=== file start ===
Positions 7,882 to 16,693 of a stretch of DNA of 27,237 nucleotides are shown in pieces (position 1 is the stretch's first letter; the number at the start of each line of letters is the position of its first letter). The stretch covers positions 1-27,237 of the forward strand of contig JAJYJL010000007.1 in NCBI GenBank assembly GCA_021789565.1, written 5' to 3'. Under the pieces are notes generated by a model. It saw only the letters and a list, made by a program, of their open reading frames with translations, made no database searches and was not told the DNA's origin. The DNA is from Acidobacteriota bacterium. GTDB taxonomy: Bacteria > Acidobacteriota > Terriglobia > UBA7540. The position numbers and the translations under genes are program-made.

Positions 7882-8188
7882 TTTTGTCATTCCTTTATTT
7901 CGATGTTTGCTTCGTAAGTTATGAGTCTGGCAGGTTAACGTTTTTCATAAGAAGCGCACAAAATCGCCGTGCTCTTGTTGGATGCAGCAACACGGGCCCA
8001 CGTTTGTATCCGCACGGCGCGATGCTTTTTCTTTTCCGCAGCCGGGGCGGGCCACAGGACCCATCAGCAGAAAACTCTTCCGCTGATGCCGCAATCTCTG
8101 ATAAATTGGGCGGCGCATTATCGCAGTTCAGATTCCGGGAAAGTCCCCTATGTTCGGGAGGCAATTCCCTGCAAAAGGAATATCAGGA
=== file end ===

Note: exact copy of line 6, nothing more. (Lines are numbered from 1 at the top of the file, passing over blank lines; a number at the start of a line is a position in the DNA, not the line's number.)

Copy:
8101 ATAAATTGGGCGGCGCATTATCGCAGTTCAGATTCCGGGAAAGTCCCCTATGTTCGGGAGGCAATTCCCTGCAAAAGGAATATCAGGA